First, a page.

They call it Pragmatism

Rivalry with China dates back to the Bandung days. Nehru’s efforts to contain China’s growing influence in the region by way of floating Non-Aligned Movement (NAM), predomi-nantly with some newly independent states, failed miserably. NAM was not really non-aligned. Nor was it strongly aligned with any military bloc—to some extent it was Moscow-centric. The concept of maintaining equidistance from both superpowers was vague. NAM never challenged American hegemony in any theatre of war, particularly in Vietnam war. In truth India’s role in UN sponsored International Control Commission during Vietnam war was an abject surrender to American domination. That NAM has long lost its relevance, with one of its founding members Yugoslavia, disintegrated, doesn’t require much to elaborate. Those who see in Modi’s rejection of Nehruvian ‘idealism’, a step forward in articulating pragmatic approach to the changed global reality have nothing to cheer about. This progmatism ends in showmanship but diplomacy in foreign affairs cannot sustain itself through showbiz.

India didn’t pursue independent foreign policy in the yester years and even today it is the same old story of how to play the second fiddle, notwithstanding psycophants’ euphoria over Modi’s progmatism in foreign relations. In Afghanistan, India has business stakes but the Modis are in no position to do anything there without the tacit approval of America.

Despite the decline of American empire the White House is unlikely to withdraw from any conflict zone. Modi’s pragmatism doesn’t see reason to condemn American and Russian barbarism in Syria. India has no policy on the Middle East. Even New Delhi’s stance on the Palestinian question now looks obscure as Modi’s desperate attempt to woo Israel is anything but realistic.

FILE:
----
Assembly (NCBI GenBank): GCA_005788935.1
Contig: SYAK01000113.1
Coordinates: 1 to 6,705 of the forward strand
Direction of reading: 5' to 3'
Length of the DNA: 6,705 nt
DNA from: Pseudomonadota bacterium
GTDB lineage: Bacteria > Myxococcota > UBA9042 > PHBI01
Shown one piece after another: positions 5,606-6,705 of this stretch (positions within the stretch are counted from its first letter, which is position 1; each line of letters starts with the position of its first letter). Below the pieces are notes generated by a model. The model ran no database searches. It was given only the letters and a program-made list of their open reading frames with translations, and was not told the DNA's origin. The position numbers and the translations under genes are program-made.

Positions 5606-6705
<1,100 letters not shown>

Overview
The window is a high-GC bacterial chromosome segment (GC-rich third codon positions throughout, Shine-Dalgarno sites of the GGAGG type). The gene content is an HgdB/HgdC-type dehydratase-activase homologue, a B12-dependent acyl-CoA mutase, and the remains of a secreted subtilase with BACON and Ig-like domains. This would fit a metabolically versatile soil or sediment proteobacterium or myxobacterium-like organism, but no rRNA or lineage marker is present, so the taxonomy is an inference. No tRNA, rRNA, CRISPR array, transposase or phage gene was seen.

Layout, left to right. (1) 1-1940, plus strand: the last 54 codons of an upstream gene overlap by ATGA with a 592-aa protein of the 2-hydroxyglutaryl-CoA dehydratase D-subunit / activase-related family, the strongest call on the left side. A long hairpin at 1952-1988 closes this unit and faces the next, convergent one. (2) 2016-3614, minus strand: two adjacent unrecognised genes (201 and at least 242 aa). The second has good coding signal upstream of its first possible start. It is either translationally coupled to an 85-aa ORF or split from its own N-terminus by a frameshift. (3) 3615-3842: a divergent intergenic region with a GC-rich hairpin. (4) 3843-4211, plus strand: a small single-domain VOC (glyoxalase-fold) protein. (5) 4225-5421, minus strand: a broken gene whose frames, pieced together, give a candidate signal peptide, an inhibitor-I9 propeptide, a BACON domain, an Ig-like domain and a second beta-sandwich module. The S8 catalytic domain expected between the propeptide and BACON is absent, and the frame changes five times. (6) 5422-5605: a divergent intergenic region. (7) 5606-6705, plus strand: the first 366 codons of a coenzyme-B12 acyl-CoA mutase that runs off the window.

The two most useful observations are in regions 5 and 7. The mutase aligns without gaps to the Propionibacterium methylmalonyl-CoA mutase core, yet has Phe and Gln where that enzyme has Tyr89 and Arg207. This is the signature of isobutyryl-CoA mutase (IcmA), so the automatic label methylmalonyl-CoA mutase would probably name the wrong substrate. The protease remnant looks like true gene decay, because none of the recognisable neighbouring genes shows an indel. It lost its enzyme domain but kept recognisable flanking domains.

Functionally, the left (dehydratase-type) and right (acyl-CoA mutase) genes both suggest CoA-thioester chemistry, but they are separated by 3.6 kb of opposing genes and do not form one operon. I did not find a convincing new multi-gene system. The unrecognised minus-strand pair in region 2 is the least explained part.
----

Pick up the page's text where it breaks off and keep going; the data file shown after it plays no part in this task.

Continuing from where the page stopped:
India is completely isolated from its neigbhours in the region. Things were not different during the NAM phase but the situation is moving towards chaos during Modi’s pragmatic phase. Modi’s pragmatism cannot save India from further isolation. No neighbour, big or small, trusts India. It is not really the case with China. India’s daydream to become a regional power with the backing of America has been dashed.

The basic orientation of India’s foreign policy has not changed much since the days of Nehru. What is called Modi’s pragmatism is aimed at serving American strategic interests. Not that Nehru’s India was against American domination. It was Nehru who actually opened India’s defence sector to America after border-clash with China. The way Modi is trying to woo the Uncle Sam is somewhat naked.

After assuming office in 2014, Modi tried to bolster India’s image abroad by shaking hands with scores of diplomats and heads of state but in the end the net result was zero.

The idea of projecting India as a regional power by sending peace keeping force—IPKF—to Sri Lanka during the Rajiv-regime, proved a disaster. And now the month-old stand off with China in the Sikkim sector is a major irritant in India’s foreign policy manoeuvring. As India doesn’t maintain good neighbourly relations with any of its neighbours, big or small, nobody will come forward to support India in case there is a full scale confrontation with China.

The bone of contention with Bangladesh is how to share waters of Ganga and Teesta judiciously. As for sharing Teesta waters full story behind the deadlock, never gets revealed. Teesta originates in Sikkim. For all practical pursoses, Sikkin consumes more than 60 percent of Teesta waters leaving very little for West Bengal and Bangladesh. Unless some hydel units in Sikkim are dismantled, equitable sharing of Teesta waters, is an absurd proposition.

Modi’s pragmatic approach to foreign policy is too shallow to be taken seriously by the international community. Three years in office, Modi’s pragmatism has failed to redefine India’s foreign policy in a fast changing world.

Vol. 50, No.6, Aug 13 - 19, 2017